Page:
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Philippine newspapers regularly reported Borromeo’s success on the highly-competitive American entertainment circuit, often commanding one thousand pesos per week for his performance.

An opportunity to return came in 1921, at the height of the Manila Carnival craze, an annual national event that featured spectacular stage shows from here and abroad. So, in 1921, Borromeo returned to the Philippines, and put up a band that played classical-jazz music. This music genre found favor in the local entertainment circuit, which integrated such performances in the variety shows, later named “vod-a-vil” by Borromeo (from the French vaudeville). It was Filipinized into "bodabil" and the term stuck.


BORROMEO’S FOLLIES. Loosely modeled from the Ziegfield Follies, Borromeo Lou’s revue featured beautiful dancing girls, exotic Japanese singers and talented musicians. He often played many of his original piano compositions.

His big band music repertoire often included his own early compositions like “My Beautiful Philippines” (about a U.S. sailor pining for his Filipina sweetheart in the islands), “Jazzy Sound in All Chinatown,” “Manila Mia,” and “My Vamping Sweet Guitar.”

Borromeo Lou’s familiarity with the latest American music trends made him and his group much in demand in Manila. He was often invited to grace important events and high society functions. The Borromeo troupe was the featured group at the Philippine Columbian Party held on Sept. 30, 1921, with Philippine Gov. Gen. Francis Burton Harrison and future president Manuel Quezon in attendance.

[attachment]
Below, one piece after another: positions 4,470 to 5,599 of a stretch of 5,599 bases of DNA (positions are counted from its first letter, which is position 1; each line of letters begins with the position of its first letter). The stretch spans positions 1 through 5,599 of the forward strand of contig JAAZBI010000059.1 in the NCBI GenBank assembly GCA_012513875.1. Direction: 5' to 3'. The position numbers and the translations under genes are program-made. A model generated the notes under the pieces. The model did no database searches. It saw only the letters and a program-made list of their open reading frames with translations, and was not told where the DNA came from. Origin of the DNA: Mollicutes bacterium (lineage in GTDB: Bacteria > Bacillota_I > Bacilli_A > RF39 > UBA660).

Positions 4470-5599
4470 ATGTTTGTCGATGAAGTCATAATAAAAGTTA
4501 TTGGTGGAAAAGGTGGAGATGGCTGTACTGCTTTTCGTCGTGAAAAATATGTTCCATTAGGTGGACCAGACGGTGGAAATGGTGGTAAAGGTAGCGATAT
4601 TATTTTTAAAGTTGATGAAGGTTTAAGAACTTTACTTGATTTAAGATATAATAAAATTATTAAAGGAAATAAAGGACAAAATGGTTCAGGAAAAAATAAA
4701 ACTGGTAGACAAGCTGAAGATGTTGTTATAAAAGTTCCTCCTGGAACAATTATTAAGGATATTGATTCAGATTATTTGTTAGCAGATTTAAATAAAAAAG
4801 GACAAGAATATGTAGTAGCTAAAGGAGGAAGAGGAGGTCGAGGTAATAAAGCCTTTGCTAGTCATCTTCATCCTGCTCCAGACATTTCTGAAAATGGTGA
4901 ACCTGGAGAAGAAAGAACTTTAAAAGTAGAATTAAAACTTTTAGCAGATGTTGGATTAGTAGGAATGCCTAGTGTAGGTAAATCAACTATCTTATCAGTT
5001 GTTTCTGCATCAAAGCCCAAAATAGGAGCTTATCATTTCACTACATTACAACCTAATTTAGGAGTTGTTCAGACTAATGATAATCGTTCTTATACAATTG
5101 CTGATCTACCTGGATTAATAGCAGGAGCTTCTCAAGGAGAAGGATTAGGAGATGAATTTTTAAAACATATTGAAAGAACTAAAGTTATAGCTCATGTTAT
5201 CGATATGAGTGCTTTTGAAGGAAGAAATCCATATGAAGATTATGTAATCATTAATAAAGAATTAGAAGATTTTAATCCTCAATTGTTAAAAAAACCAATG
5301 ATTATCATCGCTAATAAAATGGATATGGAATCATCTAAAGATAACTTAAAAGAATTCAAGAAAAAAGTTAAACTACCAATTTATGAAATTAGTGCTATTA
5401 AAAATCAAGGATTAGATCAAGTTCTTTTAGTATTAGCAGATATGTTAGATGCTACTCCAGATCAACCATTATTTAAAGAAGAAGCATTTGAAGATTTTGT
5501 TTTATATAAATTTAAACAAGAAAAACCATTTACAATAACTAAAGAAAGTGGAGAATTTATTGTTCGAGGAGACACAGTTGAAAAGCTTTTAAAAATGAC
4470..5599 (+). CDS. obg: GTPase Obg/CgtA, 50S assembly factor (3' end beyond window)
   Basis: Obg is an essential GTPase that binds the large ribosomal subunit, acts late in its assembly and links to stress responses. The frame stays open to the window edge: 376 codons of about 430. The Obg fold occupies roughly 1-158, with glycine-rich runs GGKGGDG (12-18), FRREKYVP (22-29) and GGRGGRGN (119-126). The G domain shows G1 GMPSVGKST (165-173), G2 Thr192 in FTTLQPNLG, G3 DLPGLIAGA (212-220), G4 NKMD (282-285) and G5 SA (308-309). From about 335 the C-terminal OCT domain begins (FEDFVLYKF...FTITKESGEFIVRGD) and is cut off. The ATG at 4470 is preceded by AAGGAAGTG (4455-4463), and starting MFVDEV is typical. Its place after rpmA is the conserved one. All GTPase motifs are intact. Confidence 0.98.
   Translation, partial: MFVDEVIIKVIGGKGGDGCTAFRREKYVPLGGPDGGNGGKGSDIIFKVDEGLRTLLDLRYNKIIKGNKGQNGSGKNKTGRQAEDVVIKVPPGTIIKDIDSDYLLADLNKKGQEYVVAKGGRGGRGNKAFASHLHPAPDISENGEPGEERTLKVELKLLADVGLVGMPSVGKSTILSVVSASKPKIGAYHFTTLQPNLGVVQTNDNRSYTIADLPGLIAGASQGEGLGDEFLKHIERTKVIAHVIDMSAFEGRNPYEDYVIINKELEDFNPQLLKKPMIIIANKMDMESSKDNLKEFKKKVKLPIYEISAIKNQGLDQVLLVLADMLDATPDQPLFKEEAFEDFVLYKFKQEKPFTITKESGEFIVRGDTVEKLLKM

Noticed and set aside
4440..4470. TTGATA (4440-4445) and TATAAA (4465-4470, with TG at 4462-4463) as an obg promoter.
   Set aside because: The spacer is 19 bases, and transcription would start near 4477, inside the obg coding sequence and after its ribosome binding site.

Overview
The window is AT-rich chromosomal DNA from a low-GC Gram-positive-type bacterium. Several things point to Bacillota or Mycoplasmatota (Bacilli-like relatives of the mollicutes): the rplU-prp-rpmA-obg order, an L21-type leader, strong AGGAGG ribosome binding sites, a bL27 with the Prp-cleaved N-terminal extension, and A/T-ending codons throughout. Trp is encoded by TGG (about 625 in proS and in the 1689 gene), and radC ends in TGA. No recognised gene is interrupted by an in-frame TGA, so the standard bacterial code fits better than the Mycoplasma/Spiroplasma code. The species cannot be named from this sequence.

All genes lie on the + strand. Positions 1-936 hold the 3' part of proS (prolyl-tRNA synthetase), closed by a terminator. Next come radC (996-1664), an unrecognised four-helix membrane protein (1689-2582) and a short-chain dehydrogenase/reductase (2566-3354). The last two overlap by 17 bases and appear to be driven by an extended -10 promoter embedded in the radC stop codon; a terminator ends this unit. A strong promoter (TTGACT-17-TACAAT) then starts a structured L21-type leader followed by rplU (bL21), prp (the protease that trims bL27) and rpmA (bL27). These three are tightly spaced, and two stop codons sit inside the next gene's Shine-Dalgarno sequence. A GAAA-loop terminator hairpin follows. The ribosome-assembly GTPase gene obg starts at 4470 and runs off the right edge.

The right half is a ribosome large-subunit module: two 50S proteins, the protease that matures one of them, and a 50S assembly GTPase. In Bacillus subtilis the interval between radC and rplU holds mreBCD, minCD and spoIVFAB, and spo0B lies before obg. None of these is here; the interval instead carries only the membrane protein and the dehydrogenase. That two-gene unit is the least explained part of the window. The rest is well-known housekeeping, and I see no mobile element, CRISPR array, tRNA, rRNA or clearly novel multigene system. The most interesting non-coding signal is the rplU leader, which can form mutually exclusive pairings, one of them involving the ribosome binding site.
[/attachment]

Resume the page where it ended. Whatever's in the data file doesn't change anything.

He found lasting renown in his native land when he was tapped by the Manila Carnival committee to stage his own revue called “Borromeo’s Follies”-- at the 1922 edition of the national fair. The enterprising pianist-impresario went beyond spreading his jazz music by organizing his own repertory of artists known as the “Borromeo Lou & Co., Ltd.,” which had magicians, dancers, acrobats, comedians, singers, and musicians in its roster of performers.

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He and his troupe were thus introduced to the Carnival audience as “Manufacturer of Jazz, Joy, Melody and Funny Noises” while Borromeo Lou himself was described as “a pianist of rare skill and ability, and champion of all ‘round mirth provoker of the Far East.” To hype his show, it was announced in promotional ads that the appearance of Borromeo Lou and his group was made possible through a “royal appointment by her Gracious Majesty, the Queen of the 1922 Manila Carnival.”